What’s in a name? Well, when it comes to the city’s new entertainment district in Uptown, there’s a lot.
While the name may conjure up images of the Las Vegas Strip for some — as mentioned at the Tuesday, April 11, Sedona City Council meeting — it’s far from that.
Arizona state law restricts issuing retailers’ liquor licenses for certain businesses within 300 feet of a school or church.
A city report states that these restrictions apply to operations such as tasting rooms and package retail, which are common uses found in a visitor-based commercial district such as Uptown. Both the Wayside Chapel and the Christian Science Society are in Uptown and within 300 feet of several commercial properties.
Council, which appreciated concerns it received at the meeting from representatives of the Christian Science Society, voted unanimously to approve the new entertainment district.
Based on Sedona’s population, the report says that the council may designate one entertainment district within the city and on a case-by-case basis, approve an exemption to the 300-foot distance requirement within the district. Cities with a population of more than 250,000 can have additional districts.
State statutes define an entertainment district as:
n A specific contiguous area of no more than one square mile in area and no less than one-eighth of a mile in width.
n Contains a significant number of entertainment, artistic and cultural venues, including music halls, concert facilities, theaters, arenas, stadiums, museums, studios, galleries, restaurants, bars and other related facilities.
Businesses such as restaurants and hotels are exempt from the state’s 300-foot law.
Staff proposed that the boundaries of the Sedona Main Street and Character Districts generally serve as the entertainment district, with a few exceptions.
“Some areas would be excluded as they do not meet the statutory one-eighth mile width requirement,” the report states. “The total area of the proposed entertainment district comprises about three-quarter square miles. The future Land Development Code will further refine and define this district and the boundaries.”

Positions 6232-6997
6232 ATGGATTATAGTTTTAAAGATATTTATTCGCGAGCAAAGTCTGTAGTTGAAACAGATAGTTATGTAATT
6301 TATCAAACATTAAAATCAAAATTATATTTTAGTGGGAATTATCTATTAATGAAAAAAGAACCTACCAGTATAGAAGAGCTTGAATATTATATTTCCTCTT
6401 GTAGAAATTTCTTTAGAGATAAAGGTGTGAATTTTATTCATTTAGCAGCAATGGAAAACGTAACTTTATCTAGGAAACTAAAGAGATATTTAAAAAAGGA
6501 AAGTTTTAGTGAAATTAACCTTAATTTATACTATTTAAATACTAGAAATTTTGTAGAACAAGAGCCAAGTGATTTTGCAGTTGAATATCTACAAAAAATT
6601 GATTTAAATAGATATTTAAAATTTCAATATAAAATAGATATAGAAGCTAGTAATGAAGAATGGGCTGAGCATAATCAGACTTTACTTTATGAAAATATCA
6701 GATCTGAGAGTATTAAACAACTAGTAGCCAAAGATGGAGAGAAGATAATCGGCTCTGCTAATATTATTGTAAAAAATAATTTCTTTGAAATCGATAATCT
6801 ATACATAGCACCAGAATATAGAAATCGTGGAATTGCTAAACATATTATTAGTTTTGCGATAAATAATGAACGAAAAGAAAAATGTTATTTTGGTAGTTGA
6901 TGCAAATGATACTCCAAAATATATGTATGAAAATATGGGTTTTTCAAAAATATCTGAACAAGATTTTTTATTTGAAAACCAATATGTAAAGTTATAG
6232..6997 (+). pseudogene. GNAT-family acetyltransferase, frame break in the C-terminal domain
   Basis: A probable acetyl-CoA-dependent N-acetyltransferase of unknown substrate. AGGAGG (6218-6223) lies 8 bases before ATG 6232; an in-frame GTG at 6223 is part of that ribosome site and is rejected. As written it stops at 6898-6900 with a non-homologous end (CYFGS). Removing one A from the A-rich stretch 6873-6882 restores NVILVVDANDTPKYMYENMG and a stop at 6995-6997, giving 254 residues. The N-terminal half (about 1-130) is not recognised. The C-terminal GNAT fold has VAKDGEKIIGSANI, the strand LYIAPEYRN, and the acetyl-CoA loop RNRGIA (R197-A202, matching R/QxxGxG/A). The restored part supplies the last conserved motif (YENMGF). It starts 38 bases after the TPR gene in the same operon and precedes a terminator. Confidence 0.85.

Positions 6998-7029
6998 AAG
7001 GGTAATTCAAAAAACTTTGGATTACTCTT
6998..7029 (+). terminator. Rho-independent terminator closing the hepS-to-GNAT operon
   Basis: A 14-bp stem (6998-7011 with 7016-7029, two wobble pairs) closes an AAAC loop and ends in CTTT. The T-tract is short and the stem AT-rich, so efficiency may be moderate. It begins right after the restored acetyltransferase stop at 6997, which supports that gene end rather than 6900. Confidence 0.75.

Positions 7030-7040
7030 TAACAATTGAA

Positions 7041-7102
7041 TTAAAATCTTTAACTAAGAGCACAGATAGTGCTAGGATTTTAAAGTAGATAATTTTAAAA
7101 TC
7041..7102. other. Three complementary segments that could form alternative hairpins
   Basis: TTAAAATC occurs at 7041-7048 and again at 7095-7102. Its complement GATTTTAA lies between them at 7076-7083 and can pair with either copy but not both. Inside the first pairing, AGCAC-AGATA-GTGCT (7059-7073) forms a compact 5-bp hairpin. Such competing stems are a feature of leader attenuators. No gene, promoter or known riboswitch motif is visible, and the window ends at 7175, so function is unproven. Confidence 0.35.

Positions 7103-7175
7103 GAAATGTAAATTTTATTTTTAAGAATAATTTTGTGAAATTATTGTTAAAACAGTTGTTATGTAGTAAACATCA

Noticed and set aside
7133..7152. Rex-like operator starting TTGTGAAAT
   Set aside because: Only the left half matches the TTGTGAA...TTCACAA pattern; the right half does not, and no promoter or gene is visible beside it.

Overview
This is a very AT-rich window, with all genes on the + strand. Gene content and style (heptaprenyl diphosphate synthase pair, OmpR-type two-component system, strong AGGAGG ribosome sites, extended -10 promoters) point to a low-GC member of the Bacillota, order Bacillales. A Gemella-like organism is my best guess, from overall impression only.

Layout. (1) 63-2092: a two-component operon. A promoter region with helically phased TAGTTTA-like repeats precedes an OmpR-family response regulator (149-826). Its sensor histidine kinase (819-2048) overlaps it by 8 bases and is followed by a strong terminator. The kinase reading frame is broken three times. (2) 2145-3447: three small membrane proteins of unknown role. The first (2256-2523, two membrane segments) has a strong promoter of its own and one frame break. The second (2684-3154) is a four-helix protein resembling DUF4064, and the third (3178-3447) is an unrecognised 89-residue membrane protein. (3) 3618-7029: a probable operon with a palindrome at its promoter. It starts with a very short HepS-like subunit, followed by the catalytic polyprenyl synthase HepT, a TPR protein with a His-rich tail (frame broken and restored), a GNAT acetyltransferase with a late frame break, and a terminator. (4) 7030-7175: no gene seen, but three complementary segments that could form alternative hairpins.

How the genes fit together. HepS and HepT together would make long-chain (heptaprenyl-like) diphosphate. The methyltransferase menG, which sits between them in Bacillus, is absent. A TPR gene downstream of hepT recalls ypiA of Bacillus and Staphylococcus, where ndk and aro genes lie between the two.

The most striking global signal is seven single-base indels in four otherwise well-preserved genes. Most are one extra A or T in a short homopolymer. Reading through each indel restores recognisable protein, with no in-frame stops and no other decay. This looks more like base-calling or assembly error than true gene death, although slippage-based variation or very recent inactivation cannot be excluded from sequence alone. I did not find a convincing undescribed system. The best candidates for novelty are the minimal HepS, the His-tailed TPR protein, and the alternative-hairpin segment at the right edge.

“The perception seems to be that we’re going to turn this into a row of saloons — or something like that — all of a sudden because we’re going to call it an entertainment district,” Councilman John Currivan said. “It’s my understanding that is will not allow anything in Uptown that’s not already allowed, except within that 300-foot radius.”
Staff confirmed his understanding of the law.
Community Development Director Audree Juhlin said this issue came to light when owners of a new wine bar requested to open in the Sinagua Plaza, across the street from Wayside. But, because it’s within 300 feet of a church, it couldn’t open under the current law. However, state officials said that a way around that would be to create an entertainment district.
Councilman Joe Vernier said he’s confident that business owners and special event hosts, who sell alcohol in various capacities, will continue to be responsible for the safety of their patrons and focus on what’s best for Sedona.
“I don’t believe that we’re opening a door to significant or major problems with alcohol and turning this into some danger zone from where it’s being served,” he said. “Special event venues are tightly controlled, have strong security requirements, servers have to be trained and quite frankly, I think they’re less of a threat to public safety than other kinds of licensed liquor establishments.”